Some of you have been reading this blog since my pregnancy (and for those of you haven’t, feel free to internet-stalk your way back into the archives), and I hope you’ll agree that I was a pretty grounded, happy pregnant girl. I did my nesting and my prenatal yoga and my chasing down of midnight cravings (followed by 1 a.m. Google searches like: "How much Tom Yum Soup is it safe to ingest in a 24-hour period while pregnant?"). I was psyched that we were rolling full steam ahead into family-style living, having become pregnant halfway through our engagement and then married at three months knocked up, but I did suffer one choice freak-out moment after watching part of the film Marley and Me. Remember that? Remember how having kids turned cute-couple Owen Wilson and Jennifer Anniston into sleep-deprived, fragmented, escape-seeking crazy people? Remember how Aaron and I had to stop watching their dramatized train wreck of a marriage, and how uncomfortable we felt after seeing that? How I couldn’t help but wonder, Will this baby wreak havoc on our marriage, too?
The short answer from that freakout’s future (aka the present) is: no. We celebrate our two-year wedding anniversary on Monday (and actually have been celebrating since last Friday night), and we are both happy, satisfied and whole. Bringing a baby into our mix has cemented our relationship, has strengthened and deepened our bond in indescribable ways, and made us appreciate aspects of each other that we couldn’t have known about before (e.g. Aaron can rock a spot-on Elmo impression while changing a diaper with one hand. Who knew?). And we LOVE our little guy so. We love parenting together. It’s super fun, and an amazing experience to share. As I’ve hinted not-so-subtly at in recent months, I’m pretty sure we’re eventually gonna grow this family some more.
Now for the not-so-short answer: I want to be real and give mention to the many, many sleepless nights, the perpetually unfinished sentences and thoughts and work and laundry, the chaotic move across the country and navigating of new jobs (new everything), the health crisis and the giving our cats away, and the constant give-and-take that is 100% necessary between us in order to do the work or the laundry, or the achieving of individual or mutual goals. Or even to take a shower. These things are not easy, not for individuals or for couples. They’re made well worth it by the sheer joy that raising a baby brings into our lives, but that doesn’t change the fact that the tough parts are tough, that sleep deprivation is a god-awful thing, and people sometimes say things they shouldn’t in tones they shouldn’t… and sometimes it hasn’t felt like our relationship has gotten to be a priority in our lives at all. But it has been, all along. It’s gotten us through the sleepless nights (now a thing of the past—new-babyhood is a fleeting thing, wow), and it’s gotten us through fights. Sometimes marriage is the reason you stick around with the other person ‘til morning. And by morning, everything’s looking up again.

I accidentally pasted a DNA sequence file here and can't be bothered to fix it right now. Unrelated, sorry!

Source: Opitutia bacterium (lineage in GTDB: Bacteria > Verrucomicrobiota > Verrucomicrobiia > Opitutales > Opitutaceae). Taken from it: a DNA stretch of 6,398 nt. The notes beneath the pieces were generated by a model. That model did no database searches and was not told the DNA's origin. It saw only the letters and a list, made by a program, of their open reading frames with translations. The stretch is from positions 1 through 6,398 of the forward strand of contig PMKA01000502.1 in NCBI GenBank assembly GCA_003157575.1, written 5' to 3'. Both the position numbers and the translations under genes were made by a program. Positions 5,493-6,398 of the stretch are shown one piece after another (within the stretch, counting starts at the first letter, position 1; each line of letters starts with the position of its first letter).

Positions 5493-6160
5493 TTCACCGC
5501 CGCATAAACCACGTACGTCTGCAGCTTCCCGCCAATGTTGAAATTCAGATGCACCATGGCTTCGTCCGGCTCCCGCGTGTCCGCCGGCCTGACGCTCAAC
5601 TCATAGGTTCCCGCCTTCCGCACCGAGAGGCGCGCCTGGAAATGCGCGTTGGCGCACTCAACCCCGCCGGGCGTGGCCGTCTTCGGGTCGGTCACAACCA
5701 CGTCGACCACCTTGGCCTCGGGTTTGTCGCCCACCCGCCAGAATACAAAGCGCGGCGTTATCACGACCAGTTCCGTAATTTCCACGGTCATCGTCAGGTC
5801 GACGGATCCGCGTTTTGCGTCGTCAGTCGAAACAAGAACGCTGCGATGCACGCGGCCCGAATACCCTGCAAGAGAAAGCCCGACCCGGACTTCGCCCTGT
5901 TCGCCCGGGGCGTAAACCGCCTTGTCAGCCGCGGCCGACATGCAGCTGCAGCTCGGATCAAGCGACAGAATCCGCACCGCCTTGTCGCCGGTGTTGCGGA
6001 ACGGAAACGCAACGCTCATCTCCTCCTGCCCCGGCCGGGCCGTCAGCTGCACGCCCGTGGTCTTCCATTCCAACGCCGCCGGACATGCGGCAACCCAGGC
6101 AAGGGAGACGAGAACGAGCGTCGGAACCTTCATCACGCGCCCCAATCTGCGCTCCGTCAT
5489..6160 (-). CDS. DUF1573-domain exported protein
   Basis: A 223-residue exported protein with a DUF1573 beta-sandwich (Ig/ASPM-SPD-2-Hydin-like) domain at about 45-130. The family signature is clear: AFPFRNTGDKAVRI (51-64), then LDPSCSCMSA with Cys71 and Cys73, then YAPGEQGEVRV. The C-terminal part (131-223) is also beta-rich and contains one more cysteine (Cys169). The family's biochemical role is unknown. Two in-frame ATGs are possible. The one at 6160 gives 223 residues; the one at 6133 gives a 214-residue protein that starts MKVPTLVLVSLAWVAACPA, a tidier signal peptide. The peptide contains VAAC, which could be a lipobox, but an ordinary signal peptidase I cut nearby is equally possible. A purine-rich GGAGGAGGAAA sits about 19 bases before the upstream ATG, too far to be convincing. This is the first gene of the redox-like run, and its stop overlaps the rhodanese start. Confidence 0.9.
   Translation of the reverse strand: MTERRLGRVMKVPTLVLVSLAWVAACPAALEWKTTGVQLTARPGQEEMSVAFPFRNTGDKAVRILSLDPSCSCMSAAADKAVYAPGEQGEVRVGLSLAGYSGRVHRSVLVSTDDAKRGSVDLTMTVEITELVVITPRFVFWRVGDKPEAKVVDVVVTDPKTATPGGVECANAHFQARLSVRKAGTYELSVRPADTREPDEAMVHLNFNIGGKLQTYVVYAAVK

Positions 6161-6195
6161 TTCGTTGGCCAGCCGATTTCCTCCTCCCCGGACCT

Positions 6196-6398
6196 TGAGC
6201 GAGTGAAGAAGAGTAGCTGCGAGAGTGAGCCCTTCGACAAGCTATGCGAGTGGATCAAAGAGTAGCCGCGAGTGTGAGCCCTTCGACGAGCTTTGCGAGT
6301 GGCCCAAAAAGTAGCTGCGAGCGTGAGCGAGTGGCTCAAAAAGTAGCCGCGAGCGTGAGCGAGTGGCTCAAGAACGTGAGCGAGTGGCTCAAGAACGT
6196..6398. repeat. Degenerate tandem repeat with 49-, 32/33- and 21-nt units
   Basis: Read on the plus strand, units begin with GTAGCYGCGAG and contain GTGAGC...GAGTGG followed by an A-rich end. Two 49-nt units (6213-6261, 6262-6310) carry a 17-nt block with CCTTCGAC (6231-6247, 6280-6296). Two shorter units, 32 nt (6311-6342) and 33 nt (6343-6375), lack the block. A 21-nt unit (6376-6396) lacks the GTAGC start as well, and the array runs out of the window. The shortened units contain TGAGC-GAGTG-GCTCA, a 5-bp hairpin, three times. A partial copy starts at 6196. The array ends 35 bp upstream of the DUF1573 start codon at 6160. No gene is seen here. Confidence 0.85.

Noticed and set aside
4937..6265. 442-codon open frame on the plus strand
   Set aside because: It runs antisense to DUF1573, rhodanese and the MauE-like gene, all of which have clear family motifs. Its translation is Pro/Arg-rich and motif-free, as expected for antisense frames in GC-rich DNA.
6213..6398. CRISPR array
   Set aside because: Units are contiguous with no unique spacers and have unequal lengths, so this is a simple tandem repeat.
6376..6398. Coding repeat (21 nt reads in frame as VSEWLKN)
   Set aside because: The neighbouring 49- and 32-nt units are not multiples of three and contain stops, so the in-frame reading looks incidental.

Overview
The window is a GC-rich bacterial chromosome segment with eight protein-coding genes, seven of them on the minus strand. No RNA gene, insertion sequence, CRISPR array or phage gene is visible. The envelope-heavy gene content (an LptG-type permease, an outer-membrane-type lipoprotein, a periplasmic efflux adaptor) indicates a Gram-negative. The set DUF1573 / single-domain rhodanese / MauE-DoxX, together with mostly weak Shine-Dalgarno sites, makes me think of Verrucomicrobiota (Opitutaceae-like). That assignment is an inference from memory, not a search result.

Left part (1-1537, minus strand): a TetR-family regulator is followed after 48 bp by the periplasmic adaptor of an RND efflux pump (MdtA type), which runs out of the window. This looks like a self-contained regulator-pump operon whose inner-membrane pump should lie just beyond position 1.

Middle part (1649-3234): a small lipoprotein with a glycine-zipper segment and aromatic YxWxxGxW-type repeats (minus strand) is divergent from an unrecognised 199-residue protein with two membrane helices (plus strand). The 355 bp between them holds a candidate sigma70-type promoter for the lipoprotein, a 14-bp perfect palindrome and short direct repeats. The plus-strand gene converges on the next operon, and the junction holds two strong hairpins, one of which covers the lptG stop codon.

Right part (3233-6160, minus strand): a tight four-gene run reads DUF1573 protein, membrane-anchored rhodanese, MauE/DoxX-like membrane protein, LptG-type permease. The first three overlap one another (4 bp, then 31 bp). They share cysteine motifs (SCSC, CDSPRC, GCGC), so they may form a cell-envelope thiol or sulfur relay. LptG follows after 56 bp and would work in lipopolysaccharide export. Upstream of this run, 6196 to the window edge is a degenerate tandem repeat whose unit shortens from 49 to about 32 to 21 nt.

Because we love each other, because we’re married to each other, everything else falls into line, perspective-wise, as it should. And perspective, my friends, is everything. We’ve smiled and laughed our way through most of the past two years (Kaspar is also, seriously, the happiest person I’ve ever met, so… that’s working). Beneath all of the day-to-day doings of this everyday hyper-speed life, there is a current of commitment, love and direction (forward, mostly-blind, together) that keeps us steady and strong.
I never thought I’d wholeheartedly embrace a social and political institution in this way, but being married has played a key role in our staying on-track as we navigate the wilds of new-parenthood, figuring it out on the job. It’s worked for us. I don’t think—by any stretch of the imagination—that all parents need to be married, though; if the give-and-take weren’t solidly in place in our relationship, our lives would not work. So, obviously, we’d need to change it up if that were the case. I totally get why some people choose to go solo, or similarly reorganize their relationships, if the parenting balance isn’t right. Having kids does change how much one can accommodate in a relationship in terms of differing values, communication styles, approaches to time management or whatever. Marriage is simply one option, and it doesn’t work for everyone.
Oh hey, big shoutout on this topic to NYC for finally legalizing same-sex marriage! And big congrats to all the happy couples out there tying the knot! Don’t watch Marley and Me! (Though I hear Owen and Jen’s characters did work it out in the end…).
How has having kids affected your relationship with your partner? Has it strengthened it, weakened it? Maybe both? How has your marriage changed since having kids? Do you think you'd do anything differently, if you had a do-over (more or less time as a couple before becoming a family, etc.)? Can't wait to read what you think about this!
PS. Have you gotten your Alt-Mama fix today? Stop by, say hi, and let the good times roll.